Feeds

World's biggest label kneecaps iTunes store

Not so Universal any more

New hybrid storage solutions

Universal Music Group (UMG) has dealt a serious blow to Apple's music ambitions by refusing to renew its contract with the iTunes Store.

The New York Times reports that the decision not to continue the annual contract was made by UMG executives last week.

It appears likely that Universal's repertory will disappear from the online store, unless the two parties can reach a new agreement. Embarrassingly for Apple, the removal of its catalogue will mean the loss of Apple poster child U2.

Owned by French media giant Vivendi, UMG is the world's biggest record label and claims to sell one album in four. It grew through a series of mergers, acquiring Polygram, A&M, Geffen, Motown, Island, and Verve.

Further details are scant, but the Times reports that Sony BMG recently renewed its annual contract with Apple.

Music executives have chafed at being forced to sell to iTunes at the one price set by Apple. They're also wary of the "cherrypicking" model, permitting single song downloads, that's destroyed the lucrative "bundle" of the album. They're keen to see more regular, service-based models succeed, even though these offer lower per-unit returns.

The four major labels have licensed their catalogues to Omnifone's global mobile music service MusicStation, set to launch in 30 territories over the coming months. MusicStation offers unlimited downloads for £1.99 a week, and provides the labels with a more predictable income stream than single song download stores. Apple isn't the only game in town, anymore.

Last year, UMG succeeded in extracting a $1 license fee from Microsoft for every Zune player sold. It's rumoured that Nokia declined a similar arrangement. If UMG gained a similar amount from Apple, that's still only around $40m a year. ®

Security for virtualized datacentres

More from The Register

next story
Phones 4u slips into administration after EE cuts ties with Brit mobe retailer
More than 5,500 jobs could be axed if rescue mission fails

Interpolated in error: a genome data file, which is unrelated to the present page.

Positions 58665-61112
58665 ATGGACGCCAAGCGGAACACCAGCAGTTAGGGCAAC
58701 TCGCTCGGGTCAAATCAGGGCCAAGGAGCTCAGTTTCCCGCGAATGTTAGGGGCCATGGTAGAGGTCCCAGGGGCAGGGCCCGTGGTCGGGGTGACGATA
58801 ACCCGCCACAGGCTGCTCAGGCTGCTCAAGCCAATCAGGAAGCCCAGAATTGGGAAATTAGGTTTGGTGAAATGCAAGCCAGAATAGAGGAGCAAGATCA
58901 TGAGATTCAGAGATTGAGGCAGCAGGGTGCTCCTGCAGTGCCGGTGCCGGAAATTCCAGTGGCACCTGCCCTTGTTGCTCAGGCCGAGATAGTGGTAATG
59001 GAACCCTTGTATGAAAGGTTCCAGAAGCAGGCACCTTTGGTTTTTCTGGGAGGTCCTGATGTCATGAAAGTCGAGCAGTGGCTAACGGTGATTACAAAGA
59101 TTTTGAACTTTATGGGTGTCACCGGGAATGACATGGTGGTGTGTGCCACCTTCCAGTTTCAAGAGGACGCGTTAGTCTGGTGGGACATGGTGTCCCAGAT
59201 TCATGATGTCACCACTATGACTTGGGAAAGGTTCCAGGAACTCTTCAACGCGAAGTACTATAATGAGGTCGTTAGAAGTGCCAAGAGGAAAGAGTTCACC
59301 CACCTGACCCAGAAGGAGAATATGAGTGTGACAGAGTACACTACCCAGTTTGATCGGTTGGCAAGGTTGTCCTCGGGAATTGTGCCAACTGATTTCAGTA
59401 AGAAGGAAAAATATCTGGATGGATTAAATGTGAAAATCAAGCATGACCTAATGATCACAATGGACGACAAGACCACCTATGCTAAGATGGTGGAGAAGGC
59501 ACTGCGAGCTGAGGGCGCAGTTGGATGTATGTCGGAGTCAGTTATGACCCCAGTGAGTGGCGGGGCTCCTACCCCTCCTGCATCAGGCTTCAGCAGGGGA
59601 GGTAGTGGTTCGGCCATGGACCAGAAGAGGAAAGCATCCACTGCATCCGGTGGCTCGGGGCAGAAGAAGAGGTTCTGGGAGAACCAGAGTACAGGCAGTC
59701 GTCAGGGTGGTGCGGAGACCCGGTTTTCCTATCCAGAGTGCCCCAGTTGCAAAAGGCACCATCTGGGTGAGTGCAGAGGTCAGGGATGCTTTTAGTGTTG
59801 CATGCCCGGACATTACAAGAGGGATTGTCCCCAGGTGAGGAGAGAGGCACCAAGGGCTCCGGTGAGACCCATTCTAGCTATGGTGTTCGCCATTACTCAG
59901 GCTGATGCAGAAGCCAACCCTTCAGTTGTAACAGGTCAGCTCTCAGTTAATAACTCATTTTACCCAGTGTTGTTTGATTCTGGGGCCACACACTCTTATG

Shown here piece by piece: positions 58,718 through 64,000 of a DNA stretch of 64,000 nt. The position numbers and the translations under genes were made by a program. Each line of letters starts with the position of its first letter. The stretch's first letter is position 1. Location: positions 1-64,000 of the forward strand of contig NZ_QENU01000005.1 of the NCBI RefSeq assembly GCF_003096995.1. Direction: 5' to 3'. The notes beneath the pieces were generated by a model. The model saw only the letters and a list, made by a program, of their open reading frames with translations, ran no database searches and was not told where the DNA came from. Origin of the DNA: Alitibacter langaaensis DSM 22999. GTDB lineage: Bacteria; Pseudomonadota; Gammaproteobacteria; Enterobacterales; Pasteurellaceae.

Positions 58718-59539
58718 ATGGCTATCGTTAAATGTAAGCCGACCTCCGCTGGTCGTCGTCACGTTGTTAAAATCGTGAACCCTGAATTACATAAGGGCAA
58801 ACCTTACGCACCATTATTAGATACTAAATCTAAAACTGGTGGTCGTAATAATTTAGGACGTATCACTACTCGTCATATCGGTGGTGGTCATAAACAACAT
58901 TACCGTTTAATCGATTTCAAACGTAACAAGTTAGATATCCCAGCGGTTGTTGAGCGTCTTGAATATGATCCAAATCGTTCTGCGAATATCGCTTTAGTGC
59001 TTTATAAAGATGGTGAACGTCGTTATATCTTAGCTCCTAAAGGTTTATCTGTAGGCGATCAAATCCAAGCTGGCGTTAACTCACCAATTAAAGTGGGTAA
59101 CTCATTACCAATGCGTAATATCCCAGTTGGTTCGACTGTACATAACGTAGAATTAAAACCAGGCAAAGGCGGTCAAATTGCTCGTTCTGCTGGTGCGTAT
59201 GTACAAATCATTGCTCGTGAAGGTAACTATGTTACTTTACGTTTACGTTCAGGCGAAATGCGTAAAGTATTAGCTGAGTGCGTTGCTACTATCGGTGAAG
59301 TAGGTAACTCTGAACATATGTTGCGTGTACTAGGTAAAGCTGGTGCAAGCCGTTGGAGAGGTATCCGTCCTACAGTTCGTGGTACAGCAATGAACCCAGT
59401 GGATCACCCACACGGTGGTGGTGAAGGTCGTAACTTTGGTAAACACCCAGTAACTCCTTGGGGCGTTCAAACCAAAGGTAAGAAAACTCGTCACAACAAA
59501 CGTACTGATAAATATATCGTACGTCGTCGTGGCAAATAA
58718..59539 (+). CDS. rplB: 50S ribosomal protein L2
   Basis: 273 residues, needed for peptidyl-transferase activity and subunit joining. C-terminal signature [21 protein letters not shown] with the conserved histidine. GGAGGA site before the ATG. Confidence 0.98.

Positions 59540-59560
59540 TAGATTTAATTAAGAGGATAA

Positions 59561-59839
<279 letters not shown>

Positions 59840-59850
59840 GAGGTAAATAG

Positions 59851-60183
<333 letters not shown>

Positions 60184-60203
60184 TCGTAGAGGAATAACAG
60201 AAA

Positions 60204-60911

JINGS! Microsoft Bing called Scots indyref RIGHT!
Redmond sporran metrics get one in the ten ring
Driving with an Apple Watch could land you with a £100 FINE
Bad news for tech-addicted fanbois behind the wheel
Murdoch to Europe: Inflict MORE PAIN on Google, please
'Platform for piracy' must be punished, or it'll kill us in FIVE YEARS
Phones 4u website DIES as wounded mobe retailer struggles to stay above water
Founder blames 'ruthless network partners' for implosion
Sony says year's losses will be FOUR TIMES DEEPER than thought
Losses of more than $2 BILLION loom over troubled Japanese corp
Radio hams can encrypt, in emergencies, says Ofcom
Consultation promises new spectrum and hints at relaxed licence conditions
Why Oracle CEO Larry Ellison had to go ... Except he hasn't
Silicon Valley's veteran seadog in piratical Putin impression
Big Content Australia just blew a big hole in its credibility
AHEDA's research on average content prices did not expose methodology, so appears less than rigourous
prev story

Whitepapers

Secure remote control for conventional and virtual desktops
Balancing user privacy and privileged access, in accordance with compliance frameworks and legislation. Evaluating any potential remote control choice.
WIN a very cool portable ZX Spectrum
Win a one-off portable Spectrum built by legendary hardware hacker Ben Heck
Storage capacity and performance optimization at Mizuno USA
Mizuno USA turn to Tegile storage technology to solve both their SAN and backup issues.
High Performance for All
While HPC is not new, it has traditionally been seen as a specialist area – is it now geared up to meet more mainstream requirements?
The next step in data security
With recent increased privacy concerns and computers becoming more powerful, the chance of hackers being able to crack smaller-sized RSA keys increases.